Example audio: http://brightland.com/w/delta/ : jump to 6:30 to hear VO (SM7 + Scarlet) and BP4029 + Sound Devices (into a GH4) for prelude to fight scene. Earlier scenes used the G3's into the A7S. All audio sweetening done from within Premiere Pro (used to use Pro Tools, including their crazy expensive hardware) and small amounts of Audition (waveform editing). For shorts/indies/corporate/for-fun, this level of hardware is plenty good!

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It sounds like you have a really nice set up. But for me, even wiring lavs and setting up wireless is too time consuming. However, I do like the beachtek slr mini. I may invest in that, in the future, for a bigger project. But for me, a one man crew, the easiest, best solution will be my go to every time.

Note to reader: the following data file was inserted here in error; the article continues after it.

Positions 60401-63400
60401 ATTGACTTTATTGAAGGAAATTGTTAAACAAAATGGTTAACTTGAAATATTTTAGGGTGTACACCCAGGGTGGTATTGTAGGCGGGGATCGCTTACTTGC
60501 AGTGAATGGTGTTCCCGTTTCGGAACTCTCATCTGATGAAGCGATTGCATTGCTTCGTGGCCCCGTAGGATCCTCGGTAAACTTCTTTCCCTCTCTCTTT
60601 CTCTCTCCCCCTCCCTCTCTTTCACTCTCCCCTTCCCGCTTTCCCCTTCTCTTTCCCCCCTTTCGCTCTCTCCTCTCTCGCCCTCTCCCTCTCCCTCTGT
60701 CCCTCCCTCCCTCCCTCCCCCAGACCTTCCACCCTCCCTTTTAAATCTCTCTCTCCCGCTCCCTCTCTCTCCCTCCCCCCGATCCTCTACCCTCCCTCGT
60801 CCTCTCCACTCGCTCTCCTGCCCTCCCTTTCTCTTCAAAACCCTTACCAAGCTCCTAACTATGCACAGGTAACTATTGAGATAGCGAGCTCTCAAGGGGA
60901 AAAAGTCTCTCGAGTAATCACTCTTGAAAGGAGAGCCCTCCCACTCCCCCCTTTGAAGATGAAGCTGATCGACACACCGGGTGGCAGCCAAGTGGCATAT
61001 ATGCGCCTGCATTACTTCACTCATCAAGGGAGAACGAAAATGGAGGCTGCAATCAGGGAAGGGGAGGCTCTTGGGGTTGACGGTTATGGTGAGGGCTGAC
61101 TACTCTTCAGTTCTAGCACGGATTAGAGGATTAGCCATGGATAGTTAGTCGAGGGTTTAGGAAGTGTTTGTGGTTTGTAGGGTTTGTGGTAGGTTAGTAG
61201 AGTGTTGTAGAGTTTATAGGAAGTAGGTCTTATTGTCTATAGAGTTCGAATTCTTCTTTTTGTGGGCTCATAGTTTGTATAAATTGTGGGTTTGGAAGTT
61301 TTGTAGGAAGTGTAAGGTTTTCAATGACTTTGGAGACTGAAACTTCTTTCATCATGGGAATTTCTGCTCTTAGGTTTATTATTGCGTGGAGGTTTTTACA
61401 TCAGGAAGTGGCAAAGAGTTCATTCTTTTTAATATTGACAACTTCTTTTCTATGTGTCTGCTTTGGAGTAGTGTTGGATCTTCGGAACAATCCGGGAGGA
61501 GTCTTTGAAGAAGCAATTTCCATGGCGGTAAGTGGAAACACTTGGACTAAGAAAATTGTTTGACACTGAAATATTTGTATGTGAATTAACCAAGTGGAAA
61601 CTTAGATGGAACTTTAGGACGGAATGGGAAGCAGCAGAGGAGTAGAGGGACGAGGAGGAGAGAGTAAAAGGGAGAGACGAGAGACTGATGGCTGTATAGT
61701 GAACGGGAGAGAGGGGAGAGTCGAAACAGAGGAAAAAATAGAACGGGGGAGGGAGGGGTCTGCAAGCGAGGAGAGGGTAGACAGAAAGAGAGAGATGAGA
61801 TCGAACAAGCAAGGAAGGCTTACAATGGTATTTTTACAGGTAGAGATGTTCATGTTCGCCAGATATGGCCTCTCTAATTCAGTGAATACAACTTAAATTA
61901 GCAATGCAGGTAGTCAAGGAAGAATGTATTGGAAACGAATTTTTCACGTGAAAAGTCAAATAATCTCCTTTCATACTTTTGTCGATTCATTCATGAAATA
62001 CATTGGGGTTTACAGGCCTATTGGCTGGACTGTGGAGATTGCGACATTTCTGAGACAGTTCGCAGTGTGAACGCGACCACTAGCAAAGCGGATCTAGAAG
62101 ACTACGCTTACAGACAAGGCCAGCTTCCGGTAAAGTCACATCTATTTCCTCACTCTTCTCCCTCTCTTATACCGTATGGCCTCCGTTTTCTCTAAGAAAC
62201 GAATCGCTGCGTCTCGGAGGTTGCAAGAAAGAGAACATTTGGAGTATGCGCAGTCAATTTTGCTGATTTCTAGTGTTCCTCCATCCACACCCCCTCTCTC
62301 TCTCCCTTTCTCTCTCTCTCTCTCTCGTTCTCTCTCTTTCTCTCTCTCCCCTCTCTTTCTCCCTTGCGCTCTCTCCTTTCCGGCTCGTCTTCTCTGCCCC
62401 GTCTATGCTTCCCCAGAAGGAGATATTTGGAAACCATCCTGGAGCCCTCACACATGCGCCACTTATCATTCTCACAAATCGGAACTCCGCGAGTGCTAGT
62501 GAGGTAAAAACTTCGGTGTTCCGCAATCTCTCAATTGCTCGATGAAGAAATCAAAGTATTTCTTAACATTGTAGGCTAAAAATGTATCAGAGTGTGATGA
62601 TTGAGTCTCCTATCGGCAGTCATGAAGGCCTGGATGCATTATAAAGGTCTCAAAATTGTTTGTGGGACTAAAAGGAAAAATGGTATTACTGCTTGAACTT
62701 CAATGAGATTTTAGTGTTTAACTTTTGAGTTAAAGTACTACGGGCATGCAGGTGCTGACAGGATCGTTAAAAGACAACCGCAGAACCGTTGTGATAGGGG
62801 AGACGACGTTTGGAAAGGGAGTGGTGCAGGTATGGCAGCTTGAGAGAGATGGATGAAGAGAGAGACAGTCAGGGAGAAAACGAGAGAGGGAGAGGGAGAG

Obviously, I understand, you will get better audio doing double sound, but is it really worth all the trouble involved? I am not a sound guy, I can't afford a sound guy, and I don't know any sound guys. 

I do know I can plug a mic into my camera, adjust the levels, and get a mic a couple feet away from an actor's mouth. A close up and usable audio all in one shot.

Cut. Next shot.